A case levied against Ocwen Financial Corporation (NYSE: OCN) by the Consumer Financial Protection Bureau (CFPB) in 2017 has been dismissed by a federal judge in Florida, though the Bureau has the option to refile the case if it so chooses, according to a story in National Mortgage News.
Originally filed by the Bureau in early 2017, the lawsuit alleges a host of violations on the part of Ocwen, including illegally foreclosing on 1,000 borrowers, mishandling escrow accounts, enrolling consumers in add-on programs without their consent, and knowingly populating its mortgage-tracking software with incorrect or incomplete information.
The basis for the dismissal by Judge Kenneth Marra rested in a concept known as a “shotgun pleading,” which is defined as a legal complaint which offers an excessive number of facts while lacking any semblance of clear organization, and then asserts those disorganized and abundant facts as the basis for a cause of legal action. In answering the complaint against the company, Ocwen offered that it was an example of a shotgun pleading in seeking the case’s dismissal.
Marra agreed with Ocwen, citing legal precedent regarding shotgun pleadings from the Eleventh Circuit Court of Appeals in his reasoning for the dismissal, a court which covers federal jurisdictions in Alabama, Florida and Georgia. However, the case was dismissed “without prejudice,” which will allow the CFPB to refile it should they choose to continue pursuing legal remedies related to Ocwen’s alleged violations.
Ocwen publicly praised Judge Marra’s decision.
“We are pleased that the district court has decided to dismiss the CFPB’s complaint without prejudice,” Ocwen said in a press release responding to the dismissal. “Ocwen will continue to vigorously defend itself should the CFPB refile and continue to pursue its claims. We are committed to our mission of creating positive outcomes for homeowners and communities, and we believe that Ocwen’s servicing practices have and continue to result in substantial benefits to consumers.”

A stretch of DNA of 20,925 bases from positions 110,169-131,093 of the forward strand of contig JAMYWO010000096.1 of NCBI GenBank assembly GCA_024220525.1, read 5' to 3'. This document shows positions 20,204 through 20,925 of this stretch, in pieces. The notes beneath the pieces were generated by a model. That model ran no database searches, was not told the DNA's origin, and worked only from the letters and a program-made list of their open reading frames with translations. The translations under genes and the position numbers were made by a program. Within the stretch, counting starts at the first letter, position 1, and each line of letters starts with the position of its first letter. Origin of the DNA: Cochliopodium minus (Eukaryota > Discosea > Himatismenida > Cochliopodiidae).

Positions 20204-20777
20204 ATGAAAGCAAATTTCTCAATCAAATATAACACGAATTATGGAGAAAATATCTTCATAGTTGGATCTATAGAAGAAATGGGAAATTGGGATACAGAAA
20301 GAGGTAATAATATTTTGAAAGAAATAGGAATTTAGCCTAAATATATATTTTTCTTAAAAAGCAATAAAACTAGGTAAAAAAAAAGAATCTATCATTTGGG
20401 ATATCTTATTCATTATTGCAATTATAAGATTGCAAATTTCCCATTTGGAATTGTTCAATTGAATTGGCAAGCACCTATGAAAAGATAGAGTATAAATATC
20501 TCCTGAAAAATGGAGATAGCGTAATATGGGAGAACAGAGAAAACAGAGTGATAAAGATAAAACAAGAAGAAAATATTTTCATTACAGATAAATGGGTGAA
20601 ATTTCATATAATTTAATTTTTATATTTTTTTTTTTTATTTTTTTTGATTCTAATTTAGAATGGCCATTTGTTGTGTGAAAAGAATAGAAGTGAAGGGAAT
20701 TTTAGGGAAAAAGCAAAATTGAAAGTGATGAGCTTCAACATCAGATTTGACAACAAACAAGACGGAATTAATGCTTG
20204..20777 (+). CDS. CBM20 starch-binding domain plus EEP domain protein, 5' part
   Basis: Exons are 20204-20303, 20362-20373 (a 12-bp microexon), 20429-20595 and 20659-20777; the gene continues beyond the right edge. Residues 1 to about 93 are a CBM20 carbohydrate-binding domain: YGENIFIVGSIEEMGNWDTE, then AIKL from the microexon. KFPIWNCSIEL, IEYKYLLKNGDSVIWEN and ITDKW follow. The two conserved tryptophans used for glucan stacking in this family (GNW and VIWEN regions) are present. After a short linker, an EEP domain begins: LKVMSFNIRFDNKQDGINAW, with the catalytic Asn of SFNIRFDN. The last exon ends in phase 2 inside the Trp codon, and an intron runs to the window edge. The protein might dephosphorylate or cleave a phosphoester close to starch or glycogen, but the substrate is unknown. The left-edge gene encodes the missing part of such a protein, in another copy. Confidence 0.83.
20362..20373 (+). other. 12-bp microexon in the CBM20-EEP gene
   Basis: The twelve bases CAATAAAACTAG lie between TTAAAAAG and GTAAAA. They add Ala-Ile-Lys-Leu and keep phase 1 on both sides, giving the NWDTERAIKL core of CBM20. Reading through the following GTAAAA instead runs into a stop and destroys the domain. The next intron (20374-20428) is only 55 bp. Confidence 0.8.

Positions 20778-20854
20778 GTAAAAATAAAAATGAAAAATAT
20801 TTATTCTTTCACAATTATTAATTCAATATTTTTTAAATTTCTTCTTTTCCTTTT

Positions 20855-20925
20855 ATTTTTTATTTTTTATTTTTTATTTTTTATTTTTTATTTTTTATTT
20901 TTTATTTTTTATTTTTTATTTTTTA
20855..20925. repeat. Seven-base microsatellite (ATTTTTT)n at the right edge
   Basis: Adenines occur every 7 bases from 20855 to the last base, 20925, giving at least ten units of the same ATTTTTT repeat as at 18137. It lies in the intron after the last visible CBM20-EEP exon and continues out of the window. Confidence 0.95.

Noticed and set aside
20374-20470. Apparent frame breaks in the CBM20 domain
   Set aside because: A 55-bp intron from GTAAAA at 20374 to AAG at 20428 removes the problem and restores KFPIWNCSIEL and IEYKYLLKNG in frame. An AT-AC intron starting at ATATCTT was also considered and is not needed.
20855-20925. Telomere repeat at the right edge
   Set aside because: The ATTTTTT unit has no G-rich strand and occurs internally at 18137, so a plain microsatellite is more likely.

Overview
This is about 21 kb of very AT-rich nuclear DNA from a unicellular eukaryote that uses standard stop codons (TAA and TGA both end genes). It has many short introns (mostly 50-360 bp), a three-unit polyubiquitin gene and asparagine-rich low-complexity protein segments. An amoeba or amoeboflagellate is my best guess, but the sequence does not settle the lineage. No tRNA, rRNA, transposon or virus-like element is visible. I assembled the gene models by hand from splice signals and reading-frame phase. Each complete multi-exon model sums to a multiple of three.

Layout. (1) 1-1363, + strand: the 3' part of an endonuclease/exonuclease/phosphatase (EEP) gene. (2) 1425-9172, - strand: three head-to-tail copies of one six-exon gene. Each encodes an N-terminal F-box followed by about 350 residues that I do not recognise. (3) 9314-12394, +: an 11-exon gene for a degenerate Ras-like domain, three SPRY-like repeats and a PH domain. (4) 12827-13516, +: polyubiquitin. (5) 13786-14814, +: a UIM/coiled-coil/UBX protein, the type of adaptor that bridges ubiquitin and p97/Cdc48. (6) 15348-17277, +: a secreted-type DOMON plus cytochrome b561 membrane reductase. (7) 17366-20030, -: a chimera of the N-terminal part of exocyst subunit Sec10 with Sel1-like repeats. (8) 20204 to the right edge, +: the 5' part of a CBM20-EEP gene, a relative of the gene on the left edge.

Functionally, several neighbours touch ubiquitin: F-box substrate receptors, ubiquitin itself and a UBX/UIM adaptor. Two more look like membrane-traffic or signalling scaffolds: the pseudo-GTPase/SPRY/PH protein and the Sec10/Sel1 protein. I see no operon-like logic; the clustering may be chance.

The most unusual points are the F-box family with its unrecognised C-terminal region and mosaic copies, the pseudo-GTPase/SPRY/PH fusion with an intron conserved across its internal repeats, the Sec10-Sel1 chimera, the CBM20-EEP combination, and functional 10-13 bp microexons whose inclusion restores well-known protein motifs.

Ocwen has been facing a number of financial difficulties in recent years, though a continuous bright spot for it in terms of business performance has been Liberty Home Equity Solutions, its reverse mortgage lending subsidiary. Most recently, Liberty recorded strong numbers in its reverse mortgage business in Q2 2019 in spite of Ocwen’s larger aim to return to overall profitability, according to financial disclosures released last month along with an accompanying earnings call.
Liberty also recently launched its own proprietary reverse mortgage offering, EquityIQ, which was touted by Ocwen’s leadership as part of Ocwen’s larger initiative to grow its lending volume and achieve a more balanced revenue mix, according to Ocwen CFO June Campbell in August.
Read the original National Mortgage News story on the CFPB case’s dismissal.